Interview with Terry Helland, Home Modifications Division consultant, Knueppel HealthCare Services PART I
Terry Helland has worked in the rehabilitation and medical services industry for 26 years. He is credentialed as a Certified Environmental Access Consultant (C. E. A. C.).
BLOG: Terry, how long have you worked at KHS?
HELLAND: I have been with Knueppel’s since 2006. I previously managed the Rehab Department, but then two years ago took on our Home Modifications Division. It has been an exciting and challenging change, but I find all my past experience feeds into every recommendation I make to people and every job we do.
BLOG: What are “home modifications”?
HELLAND: “Home modifications” is a catch-all phrase that includes any changes made to a home environment that make it safer and easier to get around in. It’s really all about quality of life. Home modifications might include the installation of assistive equipment or any structural change that allows people to stay safe and independent in their homes as they age. They are primarily meant for people with disabilities and those wishing to “age in place,” as we say in the industry.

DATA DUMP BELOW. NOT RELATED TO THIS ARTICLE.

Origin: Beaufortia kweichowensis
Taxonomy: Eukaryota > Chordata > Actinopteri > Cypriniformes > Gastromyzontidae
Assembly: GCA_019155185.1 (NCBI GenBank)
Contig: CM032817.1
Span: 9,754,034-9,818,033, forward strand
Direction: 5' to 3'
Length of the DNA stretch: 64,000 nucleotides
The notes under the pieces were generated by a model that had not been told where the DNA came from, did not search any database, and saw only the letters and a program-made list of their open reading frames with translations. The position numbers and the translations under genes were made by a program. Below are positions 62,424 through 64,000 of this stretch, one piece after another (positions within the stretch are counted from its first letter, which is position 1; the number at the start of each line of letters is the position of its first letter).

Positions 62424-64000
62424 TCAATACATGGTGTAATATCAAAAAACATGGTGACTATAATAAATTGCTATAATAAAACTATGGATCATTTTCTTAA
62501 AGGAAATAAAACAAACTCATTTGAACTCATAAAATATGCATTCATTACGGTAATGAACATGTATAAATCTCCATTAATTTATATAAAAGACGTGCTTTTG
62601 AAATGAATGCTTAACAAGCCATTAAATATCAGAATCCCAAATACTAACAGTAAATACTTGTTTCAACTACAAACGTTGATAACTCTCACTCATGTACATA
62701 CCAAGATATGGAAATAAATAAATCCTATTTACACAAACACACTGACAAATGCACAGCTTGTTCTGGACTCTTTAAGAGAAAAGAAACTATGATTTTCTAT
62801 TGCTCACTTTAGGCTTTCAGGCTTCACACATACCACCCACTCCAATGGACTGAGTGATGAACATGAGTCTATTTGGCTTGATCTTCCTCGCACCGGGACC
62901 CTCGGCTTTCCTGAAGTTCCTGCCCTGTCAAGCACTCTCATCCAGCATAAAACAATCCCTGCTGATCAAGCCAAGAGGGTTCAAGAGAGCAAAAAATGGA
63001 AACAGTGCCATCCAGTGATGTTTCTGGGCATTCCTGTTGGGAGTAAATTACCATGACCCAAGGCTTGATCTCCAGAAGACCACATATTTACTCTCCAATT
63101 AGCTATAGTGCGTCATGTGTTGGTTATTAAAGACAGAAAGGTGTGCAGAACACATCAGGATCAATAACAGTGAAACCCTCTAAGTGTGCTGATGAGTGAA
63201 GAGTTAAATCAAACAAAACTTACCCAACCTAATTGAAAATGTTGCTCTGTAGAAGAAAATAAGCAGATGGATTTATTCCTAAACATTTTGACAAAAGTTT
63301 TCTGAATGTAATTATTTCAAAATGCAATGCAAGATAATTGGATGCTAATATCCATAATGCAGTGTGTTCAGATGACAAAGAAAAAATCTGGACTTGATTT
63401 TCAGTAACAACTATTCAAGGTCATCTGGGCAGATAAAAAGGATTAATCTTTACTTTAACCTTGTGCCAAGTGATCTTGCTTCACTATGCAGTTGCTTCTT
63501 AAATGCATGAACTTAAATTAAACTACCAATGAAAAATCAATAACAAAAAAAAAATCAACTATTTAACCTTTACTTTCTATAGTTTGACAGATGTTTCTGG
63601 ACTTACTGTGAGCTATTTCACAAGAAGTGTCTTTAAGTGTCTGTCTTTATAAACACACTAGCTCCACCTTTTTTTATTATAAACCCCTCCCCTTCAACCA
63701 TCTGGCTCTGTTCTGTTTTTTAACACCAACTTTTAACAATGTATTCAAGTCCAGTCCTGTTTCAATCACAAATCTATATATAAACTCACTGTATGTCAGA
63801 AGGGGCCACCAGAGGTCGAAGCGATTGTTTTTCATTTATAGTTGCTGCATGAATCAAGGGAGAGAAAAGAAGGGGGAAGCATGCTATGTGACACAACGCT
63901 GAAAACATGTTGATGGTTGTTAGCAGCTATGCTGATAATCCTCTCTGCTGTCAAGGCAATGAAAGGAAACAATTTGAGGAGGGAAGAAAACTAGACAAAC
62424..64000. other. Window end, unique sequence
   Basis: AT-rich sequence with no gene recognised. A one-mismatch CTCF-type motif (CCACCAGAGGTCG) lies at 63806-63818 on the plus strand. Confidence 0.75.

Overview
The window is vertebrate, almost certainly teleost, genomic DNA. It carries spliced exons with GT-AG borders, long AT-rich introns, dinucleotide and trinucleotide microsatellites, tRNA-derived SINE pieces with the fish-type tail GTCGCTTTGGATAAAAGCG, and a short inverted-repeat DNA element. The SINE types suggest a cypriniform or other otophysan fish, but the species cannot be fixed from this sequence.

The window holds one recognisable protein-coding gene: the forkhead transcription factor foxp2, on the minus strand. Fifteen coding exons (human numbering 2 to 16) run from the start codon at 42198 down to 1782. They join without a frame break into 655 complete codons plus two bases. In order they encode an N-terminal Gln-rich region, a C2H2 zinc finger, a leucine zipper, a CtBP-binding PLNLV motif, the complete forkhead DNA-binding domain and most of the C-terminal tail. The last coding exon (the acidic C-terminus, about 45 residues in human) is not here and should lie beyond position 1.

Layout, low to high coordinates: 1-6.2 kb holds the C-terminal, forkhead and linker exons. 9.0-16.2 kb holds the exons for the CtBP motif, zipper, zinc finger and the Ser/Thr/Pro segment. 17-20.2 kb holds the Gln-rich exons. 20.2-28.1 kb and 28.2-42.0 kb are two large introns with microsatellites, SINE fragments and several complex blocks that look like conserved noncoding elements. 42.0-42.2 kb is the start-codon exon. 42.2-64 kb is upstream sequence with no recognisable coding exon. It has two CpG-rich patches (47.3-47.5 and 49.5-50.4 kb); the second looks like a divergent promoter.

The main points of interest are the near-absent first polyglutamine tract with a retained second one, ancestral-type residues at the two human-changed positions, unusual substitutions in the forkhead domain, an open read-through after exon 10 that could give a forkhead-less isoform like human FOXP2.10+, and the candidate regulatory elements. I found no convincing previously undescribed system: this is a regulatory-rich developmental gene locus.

BLOG: How does one go about deciding if a home modification is appropriate?
HELLAND: Well, let’s look at independence and safety. The first goals usually are to maintain the independence of the individual or couple and to prevent injuries. The Baby Boomer population is starting to reach retirement age and whether they want to admit it or not, they are going to need some help around the house. If someone is still living in their own home where they have raised their family and want to stay there as they are getting older, or age in place, they might need to make some modifications, make sure they are safe. They love their home, but can’t get around in it like they used to…or they realize there are areas that have become unsafe for them, that’s where we come in. We have a comprehensive home safety checklist that highlights all the potential safety risks in the home. Sometimes there are areas people may not have considered as unsafe.
BLOG: If someone just needs a little help, what are some economical ways to make things easier?
HELLAND: The first thing we would do would be to try to make the bathroom safer. If one in three adults 65 and older falls each year, and the bathroom is where the majority of falls take place, then let’s do something about it. Grab bars come in all shapes and sizes and are a great way to make people feel more secure as they use the bathtub, shower and toileting area. To make faucets easier to turn on and off we can install lever-operated faucets. Good bathmats and transfer benches make standing and transitioning safer. Even a tub bench can make taking a shower or bath safer and more accessible.